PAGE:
Bottom line-beautiful guns, but I wouldn’t trust my life with one. A nice cheap PC Shield, with an aftermarket Apex trigger kit and an aftermarket guide rod/springs kit and I’ve got a PORTED accurate, VERY RELIABLE WITH THE AMMO I USE gun. And saved thousands.

    Oh and about the police giving your gun right back after a “good” shooting? Never gonna happen, the gun is evidence and will be held for years until all criminal and civil issues have been settled.


    • Mike D


      There is no good reason for the police/prosecutors to keep the gun for long periods because they don’t do it to themselves. In an officer involved shooting, the officer’s gun is taken into evidence. It is then taken to the lab where it is shot and the bullet and cartridge case is then placed into evidence and kept. The gun then goes to the department armorer to inspect to make sure it is within factory spec, no broken or modified parts which might make it “dangerous”. It is then returned to the officer for duty. This occurs whether it’s a department issue OR a personally owned gun that the officer is carrying. And, this usually all happens within 3 days to a week.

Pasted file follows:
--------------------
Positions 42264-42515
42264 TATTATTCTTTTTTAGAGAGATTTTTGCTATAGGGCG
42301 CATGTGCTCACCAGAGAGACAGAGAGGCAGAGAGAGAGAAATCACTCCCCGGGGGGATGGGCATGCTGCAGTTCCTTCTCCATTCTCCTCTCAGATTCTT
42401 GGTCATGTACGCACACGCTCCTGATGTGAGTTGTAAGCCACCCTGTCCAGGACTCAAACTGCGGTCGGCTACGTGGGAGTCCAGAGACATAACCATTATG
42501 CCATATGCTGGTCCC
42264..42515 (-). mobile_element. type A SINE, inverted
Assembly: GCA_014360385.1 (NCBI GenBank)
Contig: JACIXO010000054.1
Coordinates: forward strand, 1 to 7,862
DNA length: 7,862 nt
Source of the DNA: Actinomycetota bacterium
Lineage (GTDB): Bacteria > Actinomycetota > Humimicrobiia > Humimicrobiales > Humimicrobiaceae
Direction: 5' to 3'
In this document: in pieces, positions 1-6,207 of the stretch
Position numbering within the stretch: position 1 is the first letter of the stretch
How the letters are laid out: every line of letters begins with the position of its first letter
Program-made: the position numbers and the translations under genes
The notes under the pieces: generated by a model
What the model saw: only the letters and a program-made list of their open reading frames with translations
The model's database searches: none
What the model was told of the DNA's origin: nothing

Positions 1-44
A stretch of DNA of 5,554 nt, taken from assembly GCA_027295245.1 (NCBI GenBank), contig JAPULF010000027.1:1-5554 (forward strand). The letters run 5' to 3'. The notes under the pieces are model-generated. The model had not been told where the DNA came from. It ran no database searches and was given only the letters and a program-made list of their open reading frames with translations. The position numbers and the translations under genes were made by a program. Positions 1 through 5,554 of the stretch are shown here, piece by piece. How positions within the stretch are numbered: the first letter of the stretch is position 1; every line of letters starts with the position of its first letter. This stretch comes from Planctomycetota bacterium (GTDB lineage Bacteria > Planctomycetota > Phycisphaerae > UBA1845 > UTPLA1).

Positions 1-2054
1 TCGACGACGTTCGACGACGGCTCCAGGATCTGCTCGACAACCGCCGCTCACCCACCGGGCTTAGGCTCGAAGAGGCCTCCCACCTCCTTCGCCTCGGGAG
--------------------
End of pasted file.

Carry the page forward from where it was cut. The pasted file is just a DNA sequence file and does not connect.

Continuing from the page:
• Carl Bradley


    I carry my most reliable, concealable pistol—in my case that is a Taurus revolver in 357 magnum. I am almost 70 years old, and I don’t “collect” anything I don’t use. I bought a Ruger American pistol for carry, but I found that I could not trust it, and went back to my 357 revolver.


  • colcam


    Hate to say this, but a good gun stays a good gun. A bit over 45 years ago i paid too much for a pistol, but even with the scratches and wear of serious use for that long it still looks good and always works. Yes, it is a member of the 1911 family and came from Colt– brand new– but to call this EDC X9 a member of the 1911 family is like calling a Ballester Molina a 1911 when it is actually something kind of like a 1911 but not quite up to that standard.